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Commentary: A Mexican cousin’s view of the U.S.

By David Magallanes

It was their 8/25. It doesn’t resonate with us as well as “9/11” does and always will. The events of August 25, 2011, weren’t of the gasping magnitude of 9/11, but it shook Mexican society to its core nonetheless.

That awful day last month was when the narco-criminals firebombed Monterrey’s Casino Royale, one of many rogue casinos established in Mexico over the past few years.

Innocent people were killed — mostly women out enjoying each other’s company over bingo or lunch. The criminals were no longer targeting each other. They were now using full-blown Al-Qaida techniques for terrorizing the Mexican nation.

The casino had refused to pay for “protection” and submit to “taxes,” so its customers were summarily burned and calcified. The drug wars had reached a new low as Mexicans mourned their dead, much as we had done that most horrible of days ten years ago, and just as we will always mourn the victims of that day that shall live in infamy right along with Pearl Harbor.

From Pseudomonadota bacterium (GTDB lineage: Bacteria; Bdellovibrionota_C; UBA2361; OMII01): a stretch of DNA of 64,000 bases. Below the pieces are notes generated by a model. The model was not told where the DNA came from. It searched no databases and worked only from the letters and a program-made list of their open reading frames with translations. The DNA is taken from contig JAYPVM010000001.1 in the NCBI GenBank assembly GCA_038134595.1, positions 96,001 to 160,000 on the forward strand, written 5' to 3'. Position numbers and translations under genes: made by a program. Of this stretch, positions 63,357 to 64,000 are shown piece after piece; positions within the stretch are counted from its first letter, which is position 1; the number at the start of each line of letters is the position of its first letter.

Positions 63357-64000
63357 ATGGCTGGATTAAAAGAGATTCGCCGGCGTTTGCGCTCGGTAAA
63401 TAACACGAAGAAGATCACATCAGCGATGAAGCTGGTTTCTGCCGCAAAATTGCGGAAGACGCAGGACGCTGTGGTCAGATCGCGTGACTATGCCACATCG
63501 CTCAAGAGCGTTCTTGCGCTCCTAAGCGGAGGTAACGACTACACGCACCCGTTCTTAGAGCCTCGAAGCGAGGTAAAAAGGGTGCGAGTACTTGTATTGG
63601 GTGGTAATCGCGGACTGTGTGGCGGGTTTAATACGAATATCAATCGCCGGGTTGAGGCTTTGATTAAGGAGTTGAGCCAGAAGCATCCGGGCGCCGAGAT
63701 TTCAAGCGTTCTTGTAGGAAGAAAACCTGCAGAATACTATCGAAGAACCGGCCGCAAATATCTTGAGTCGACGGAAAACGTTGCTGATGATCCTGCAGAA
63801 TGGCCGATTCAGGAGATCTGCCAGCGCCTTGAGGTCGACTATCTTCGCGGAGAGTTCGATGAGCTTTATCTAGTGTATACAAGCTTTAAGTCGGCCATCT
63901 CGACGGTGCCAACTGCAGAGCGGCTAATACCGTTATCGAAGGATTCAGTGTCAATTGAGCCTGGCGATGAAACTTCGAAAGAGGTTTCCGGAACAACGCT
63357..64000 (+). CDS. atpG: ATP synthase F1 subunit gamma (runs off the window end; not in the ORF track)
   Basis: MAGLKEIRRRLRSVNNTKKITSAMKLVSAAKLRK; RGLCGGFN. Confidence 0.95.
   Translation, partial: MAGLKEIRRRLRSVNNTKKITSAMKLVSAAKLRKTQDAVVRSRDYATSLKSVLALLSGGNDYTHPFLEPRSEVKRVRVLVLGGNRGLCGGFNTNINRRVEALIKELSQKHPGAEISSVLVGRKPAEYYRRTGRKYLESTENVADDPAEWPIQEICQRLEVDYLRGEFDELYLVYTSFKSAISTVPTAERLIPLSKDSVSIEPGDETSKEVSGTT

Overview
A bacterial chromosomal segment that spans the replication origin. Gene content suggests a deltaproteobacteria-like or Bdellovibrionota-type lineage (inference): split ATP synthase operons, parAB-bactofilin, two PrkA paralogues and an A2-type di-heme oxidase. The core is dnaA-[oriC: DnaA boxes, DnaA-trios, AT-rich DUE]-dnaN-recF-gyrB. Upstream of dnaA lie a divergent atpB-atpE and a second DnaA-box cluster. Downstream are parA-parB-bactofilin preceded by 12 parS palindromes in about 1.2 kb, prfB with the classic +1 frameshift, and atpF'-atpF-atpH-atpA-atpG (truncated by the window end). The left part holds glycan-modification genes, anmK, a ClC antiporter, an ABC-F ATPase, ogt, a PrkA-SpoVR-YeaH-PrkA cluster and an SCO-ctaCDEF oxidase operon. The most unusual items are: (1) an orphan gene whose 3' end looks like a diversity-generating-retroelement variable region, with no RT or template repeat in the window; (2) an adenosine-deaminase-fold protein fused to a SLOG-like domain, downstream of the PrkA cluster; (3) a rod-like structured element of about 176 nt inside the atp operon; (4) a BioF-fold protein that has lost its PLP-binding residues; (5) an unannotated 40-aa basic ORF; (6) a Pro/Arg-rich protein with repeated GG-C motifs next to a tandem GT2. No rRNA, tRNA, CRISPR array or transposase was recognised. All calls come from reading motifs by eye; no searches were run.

With the news of the casino massacre, I think we in the U.S. tended to mutter, “How terrible. Why don’t those Mexicans stop killing each other? Let’s see…I wonder what’s on the sports page…”

But our destiny is very much linked to that of the Mexicans.

If their country falls apart, a part of us goes with them. Because to where do we think millions of desperate people are going to run when they have nothing to turn to within their own borders if their society were to break down irretrievably? Hint: It won’t be to the south.

We are not blameless.

We don’t like outsiders criticizing our country, but we have to try to understand the rage of Mexican President Felipe Calderón as he tried to console his nation, just as President George W. Bush had tried to console us with a promise to exact justice.

From Internet news source*: “Calderón wasted no time in condemning Uncle Sam for the local bloodshed, saying:

‘The economic power and firepower of the criminal organizations operating in Mexico and Latin America come from this endless demand for drugs in the United States. We are neighbors, we are allies, we are friends, but also, you are responsible.'”

You can sense the exasperation in his words. President Calderón was calling us out. You can also sense the need to export the blame…

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